HUME league clubs have come out in support of the competition's decision to scrap this year's premiership.
Although the league's board has come under fire from Osborne and Lockhart for acting "prematurely", several clubs are pleased a firm decision has been made amidst the coronavirus pandemic.
Clubs voted 9-3 last week against playing into October which effectively dashed any hope of an 11-round home and away series.
"I think it's taken the pressure off the club, its volunteers and players," Jindera president Simon Cossor said.
"Our players didn't know what was happening.
"Guys can now book in work and work weekends while one of our players can book in for an operation.
"We have a lot of volunteers over 60 in our canteen and, as a club, we don't think it's right asking them to work either with the associated health risks."
Hume league clubs are scheduled to speak with NSW-AFL officials later this week to discuss the 2020 landscape.
A north-south conference competition remains a possibly later in the season while most clubs are determined to see junior football played in some capacity.
Henty president Nathan Scholz believes the risks outweigh the gains.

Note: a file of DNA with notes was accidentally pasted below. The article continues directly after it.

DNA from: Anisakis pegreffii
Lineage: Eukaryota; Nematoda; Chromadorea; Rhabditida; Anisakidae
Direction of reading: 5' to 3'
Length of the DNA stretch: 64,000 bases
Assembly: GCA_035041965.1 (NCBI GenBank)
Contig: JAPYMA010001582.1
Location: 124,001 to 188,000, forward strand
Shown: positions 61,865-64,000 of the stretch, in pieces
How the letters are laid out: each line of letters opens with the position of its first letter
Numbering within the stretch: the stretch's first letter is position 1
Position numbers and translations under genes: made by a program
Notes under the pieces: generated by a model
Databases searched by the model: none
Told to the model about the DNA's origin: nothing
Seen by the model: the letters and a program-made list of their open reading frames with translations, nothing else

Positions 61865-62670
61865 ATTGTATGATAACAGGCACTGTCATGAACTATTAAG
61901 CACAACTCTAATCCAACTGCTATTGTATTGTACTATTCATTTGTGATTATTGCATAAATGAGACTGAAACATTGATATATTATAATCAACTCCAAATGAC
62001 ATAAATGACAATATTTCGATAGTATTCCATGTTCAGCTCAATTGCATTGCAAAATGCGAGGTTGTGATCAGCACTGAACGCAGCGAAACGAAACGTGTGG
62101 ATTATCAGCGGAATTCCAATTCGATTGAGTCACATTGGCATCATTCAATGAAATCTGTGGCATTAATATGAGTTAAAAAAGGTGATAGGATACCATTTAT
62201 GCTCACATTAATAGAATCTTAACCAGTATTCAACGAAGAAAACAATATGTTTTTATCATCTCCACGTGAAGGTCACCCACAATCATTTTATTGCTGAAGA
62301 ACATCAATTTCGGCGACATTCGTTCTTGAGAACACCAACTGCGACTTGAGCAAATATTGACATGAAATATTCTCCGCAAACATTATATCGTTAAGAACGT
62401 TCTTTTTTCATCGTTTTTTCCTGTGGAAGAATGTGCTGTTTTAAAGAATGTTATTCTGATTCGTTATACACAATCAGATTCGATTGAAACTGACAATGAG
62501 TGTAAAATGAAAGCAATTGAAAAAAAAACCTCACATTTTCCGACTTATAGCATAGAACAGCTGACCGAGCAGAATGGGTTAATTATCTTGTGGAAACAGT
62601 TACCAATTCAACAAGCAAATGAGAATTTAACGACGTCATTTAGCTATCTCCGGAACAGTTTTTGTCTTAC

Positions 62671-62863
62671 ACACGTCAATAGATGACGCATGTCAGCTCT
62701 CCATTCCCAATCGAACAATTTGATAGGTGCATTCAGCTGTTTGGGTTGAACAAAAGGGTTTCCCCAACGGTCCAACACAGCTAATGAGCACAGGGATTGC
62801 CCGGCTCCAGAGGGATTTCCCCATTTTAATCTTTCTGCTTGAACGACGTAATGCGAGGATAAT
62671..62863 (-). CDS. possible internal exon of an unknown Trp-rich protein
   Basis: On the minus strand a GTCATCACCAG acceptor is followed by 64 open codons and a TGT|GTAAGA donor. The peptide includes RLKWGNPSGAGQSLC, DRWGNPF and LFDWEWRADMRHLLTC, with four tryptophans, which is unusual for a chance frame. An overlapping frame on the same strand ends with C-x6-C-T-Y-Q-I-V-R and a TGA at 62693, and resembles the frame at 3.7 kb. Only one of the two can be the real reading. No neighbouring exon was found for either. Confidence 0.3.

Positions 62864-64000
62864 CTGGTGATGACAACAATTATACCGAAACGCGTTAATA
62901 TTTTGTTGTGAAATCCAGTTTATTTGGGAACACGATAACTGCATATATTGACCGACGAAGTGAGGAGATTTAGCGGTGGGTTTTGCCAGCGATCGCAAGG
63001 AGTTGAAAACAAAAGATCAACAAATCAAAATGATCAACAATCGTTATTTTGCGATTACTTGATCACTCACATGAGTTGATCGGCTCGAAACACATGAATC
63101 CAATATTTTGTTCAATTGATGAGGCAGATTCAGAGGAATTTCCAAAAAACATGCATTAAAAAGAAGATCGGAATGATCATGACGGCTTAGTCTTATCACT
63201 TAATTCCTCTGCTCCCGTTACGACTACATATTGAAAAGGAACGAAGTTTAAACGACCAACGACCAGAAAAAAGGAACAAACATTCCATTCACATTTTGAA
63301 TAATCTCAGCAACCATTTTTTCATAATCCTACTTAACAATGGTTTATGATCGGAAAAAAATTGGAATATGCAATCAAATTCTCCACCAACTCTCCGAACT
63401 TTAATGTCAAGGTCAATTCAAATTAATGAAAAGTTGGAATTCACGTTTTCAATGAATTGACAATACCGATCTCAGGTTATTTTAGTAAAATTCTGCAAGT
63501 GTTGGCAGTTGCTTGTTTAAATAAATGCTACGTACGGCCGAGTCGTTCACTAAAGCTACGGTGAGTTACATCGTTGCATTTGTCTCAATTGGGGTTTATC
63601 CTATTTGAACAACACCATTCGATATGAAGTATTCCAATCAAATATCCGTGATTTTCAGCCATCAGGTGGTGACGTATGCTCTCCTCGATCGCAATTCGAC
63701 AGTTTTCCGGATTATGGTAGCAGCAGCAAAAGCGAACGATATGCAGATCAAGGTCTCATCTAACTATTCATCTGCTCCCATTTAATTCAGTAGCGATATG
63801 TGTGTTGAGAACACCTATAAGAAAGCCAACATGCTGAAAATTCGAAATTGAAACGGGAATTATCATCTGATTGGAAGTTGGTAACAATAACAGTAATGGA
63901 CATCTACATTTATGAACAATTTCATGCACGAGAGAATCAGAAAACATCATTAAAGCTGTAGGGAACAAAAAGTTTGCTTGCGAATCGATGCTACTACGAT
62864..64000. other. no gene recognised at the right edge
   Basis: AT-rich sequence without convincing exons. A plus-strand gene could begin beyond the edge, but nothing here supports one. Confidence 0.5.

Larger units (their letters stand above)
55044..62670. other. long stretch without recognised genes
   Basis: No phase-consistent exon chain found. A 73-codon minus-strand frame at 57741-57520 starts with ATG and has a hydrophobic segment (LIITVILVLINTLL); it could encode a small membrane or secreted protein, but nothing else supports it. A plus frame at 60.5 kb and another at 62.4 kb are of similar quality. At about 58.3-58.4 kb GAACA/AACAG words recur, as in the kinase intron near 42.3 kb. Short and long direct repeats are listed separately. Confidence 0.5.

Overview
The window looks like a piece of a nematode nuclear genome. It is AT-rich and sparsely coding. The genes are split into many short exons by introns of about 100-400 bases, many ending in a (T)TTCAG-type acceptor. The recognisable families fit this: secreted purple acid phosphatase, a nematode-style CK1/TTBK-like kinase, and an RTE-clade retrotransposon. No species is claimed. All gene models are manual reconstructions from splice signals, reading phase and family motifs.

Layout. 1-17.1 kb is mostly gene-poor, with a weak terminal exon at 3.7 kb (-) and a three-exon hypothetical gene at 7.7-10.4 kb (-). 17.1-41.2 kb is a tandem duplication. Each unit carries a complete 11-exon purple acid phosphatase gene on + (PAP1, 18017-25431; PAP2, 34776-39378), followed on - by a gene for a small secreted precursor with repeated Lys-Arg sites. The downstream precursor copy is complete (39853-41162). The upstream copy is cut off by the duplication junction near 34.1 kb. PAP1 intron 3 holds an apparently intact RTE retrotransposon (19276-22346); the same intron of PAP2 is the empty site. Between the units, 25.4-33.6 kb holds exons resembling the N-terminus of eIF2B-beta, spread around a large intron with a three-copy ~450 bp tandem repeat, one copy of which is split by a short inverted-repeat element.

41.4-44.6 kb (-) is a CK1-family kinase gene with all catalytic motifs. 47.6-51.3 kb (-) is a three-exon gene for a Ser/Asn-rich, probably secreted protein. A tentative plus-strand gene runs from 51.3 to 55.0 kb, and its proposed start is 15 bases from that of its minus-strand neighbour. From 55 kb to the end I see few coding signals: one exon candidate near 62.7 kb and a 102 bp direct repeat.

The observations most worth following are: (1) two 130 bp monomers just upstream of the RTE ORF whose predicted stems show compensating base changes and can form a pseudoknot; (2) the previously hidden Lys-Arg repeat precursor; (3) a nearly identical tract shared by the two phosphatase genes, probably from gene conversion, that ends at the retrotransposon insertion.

"I'm comfortable with the decision," Scholz said.
"We don't want to put our older generation at risk.
"We still aren't aware what NSW Health and the government will put in place in the next couple of months anyway.
"Players need time to train so they don't get injured and we were running out of time."
Osborne, Culcairn and Lockhart voted to play into October although the Lions have since acknowledged there were more hurdles to jump the longer the season went.
Hume league president Brendan I'Anson said the decision to abandon the premiership season was made after speaking to club presidents but admitted further consultation could have been made before last week's announcement.
"We didn't make the decision lightly," I'Anson said.
"We will get going in some capacity as soon as we can get 300 people to games."
The biggest fear among Hume league clubs is the door could now be open for neighbouring competitions to poach players if their season is able to get underway.
Cossor and Scholz said there was a particularly strong push within the league to play junior football when government restrictions eased.
CDHBU president Chris Scott said Power were against extending the season into October mainly because of the strain on volunteers.
"We start harvesting around that time," Scott said.
Cossor said Jindera had spoken about putting an eight to 10 week program into place later in the season.
"It will include mixed netball, junior in-house games, we might play a practice match against Howlong or someone, have a family day, a golf day and just try to get a carnival atmosphere going at Jindera to get everyone back together," Cossor said.
Meanwhile, AFL Riverina chairman Michael Irons has ruled out following in the footsteps of the Hume league and making an early decision on the 2020 premiership season.
"It's too early to make that decision," Irons said.